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Slide 1:

Hello, my name is Dustin Strasburg. I am a Development Technologist for the Human Cellular Therapy Laboratory at Mayo Clinic. Welcome to this Pearl of Laboratory Medicine on the “Enumeration of CD34+ Hematopoietic Progenitor Cells by Flow Cytometry.”

Slide 2:

Hematopoietic Progenitor Cells or HPCs are used to reconstitute hematopoiesis following marrow-ablative therapies. Traditional colony-forming assays take 10-14 days and are thus irrelevant when immediate assessment of HPC products, such as apheresis, is necessary. Flow cytometry is used to enumerate CD34+ HPCs to quickly determine the potency of a collected HPC product. However, these cells are rare events which may be masked by nonspecific or interfering populations. Furthermore, various methodologies led to a wide range of recommended CD34 values needed for long-term engraftment.

In 1995, the International Society of Hematotherapy and Graft Engineering (ISHAGE) developed a simple and sensitive method that utilized the CD34 antigen and several other characteristics. By using only 4 parameters and sequential gating to minimize interference, this assay can be performed by most routine clinical flow cytometry laboratories.

Slide 3:

The ISHAGE criteria for CD34+ HPCs include: expression the CD34 antigen, expression the CD45 antigen but characteristically at lower levels, low side scatter, and low to intermediate forward scatter. The scatter properties are similar to but slightly higher than small lymphocytes, which can be used as an aid in accurate gating.

Slide 4:

Furthermore, a viability marker such as 7-amino actinomycin (or 7-AAD) allows for the exclusion of dead cells. The use of fluorescent counting beads with a known concentration is used to determine an absolute concentration of CD34+ HPCs.

Slide 5:

The first gate is set around the white blood cells which are CD45+. This gate excludes CD45- negative contaminants such as platelets, platelet aggregates, non-lysed red blood cells, and other debris. It should not to exclude CD45dim events as this would exclude potential HPCs prior to further analysis. A gate is also set around the lymphocyte cluster to be used later.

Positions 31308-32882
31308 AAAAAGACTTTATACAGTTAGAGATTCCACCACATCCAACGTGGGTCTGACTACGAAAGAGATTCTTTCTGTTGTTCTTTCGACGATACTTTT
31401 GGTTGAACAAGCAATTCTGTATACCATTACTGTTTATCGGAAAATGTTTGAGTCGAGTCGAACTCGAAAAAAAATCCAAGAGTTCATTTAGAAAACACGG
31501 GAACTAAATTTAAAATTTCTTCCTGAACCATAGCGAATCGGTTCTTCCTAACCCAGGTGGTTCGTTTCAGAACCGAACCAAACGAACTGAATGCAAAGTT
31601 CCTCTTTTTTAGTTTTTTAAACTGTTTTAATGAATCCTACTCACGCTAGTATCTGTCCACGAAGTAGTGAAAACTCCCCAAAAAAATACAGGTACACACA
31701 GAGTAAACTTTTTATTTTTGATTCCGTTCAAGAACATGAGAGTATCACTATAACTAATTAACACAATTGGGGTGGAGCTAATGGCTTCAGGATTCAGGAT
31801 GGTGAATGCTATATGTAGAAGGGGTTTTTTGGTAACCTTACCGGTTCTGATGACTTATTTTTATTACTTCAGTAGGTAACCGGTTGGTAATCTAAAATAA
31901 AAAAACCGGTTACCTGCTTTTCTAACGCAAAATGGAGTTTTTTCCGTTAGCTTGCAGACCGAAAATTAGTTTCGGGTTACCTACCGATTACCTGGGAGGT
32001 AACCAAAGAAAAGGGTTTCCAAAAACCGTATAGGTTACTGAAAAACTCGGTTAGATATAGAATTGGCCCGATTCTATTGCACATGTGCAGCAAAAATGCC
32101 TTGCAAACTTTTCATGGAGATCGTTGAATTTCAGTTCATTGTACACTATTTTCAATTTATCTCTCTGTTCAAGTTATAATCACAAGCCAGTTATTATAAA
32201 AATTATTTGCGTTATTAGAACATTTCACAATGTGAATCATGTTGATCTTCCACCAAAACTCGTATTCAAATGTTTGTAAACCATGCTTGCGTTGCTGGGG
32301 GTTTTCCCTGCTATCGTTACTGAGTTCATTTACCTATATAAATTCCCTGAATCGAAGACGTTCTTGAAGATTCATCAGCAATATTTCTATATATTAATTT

Slide 6:

Using the WBC events, a gate is set around all potential CD34+ events.

Slide 7:

Looking at only the CD34+ events, the target cell population can be identified more easily. A gate is placed around the cell cluster. This cluster exhibits lower CD45 expression than typical WBCs with low side scatter, similar to lymphocytes.

Slide 8:

Utilizing the scatter properties of lymphocytes gated earlier, a linked or mirrored gate is set around the HPC population. In this example, there are a large number of HPC events; however, many times this population is more diffuse and not as easily identified. Events falling within this gate exhibit all 4 parameters to be classified as CD34+ Hematopoietic Progenitor Cells.

Slide 9:

Fluorescent beads can be assessed with any parameter. This example used the FL3 channel plotted across time to select the singlet beads. Exclusion of doublets is critical in accurate analysis of the bead concentration.

Events that meet the 4 ISHAGE parameters are then assessed for viability. Viable cells are able to exclude the dye and thus appear negative for the marker 7-AAD.

Slide 10:

To calculate the CD34+ HPC concentration, we take the ratio of viable CD34+ HPC events to the number of singlet bead events and multiply that by the CAL factor (or known bead concentration).
In this example, the sample or product would have 121.7 viable CD34 cells/μL.

Slide 11:

In summary, the ISHAGE protocol is a single-platform flow assay that determines the absolute concentration of viable CD34+ Hematopoietic Progenitor Cells in a sample or product. This value can be used with the volume of product to determine the total CD34+ HPC content and further calculated to determine the dose per patient body weight of an HPC product.

Slide 12: References

Slide 13: Disclosures

Slide 14: Thank You from

Thank you for joining me on this Pearl of Laboratory Medicine on “Enumeration of CD34+ Hematopoietic Progenitor Cells by Flow Cytometry.”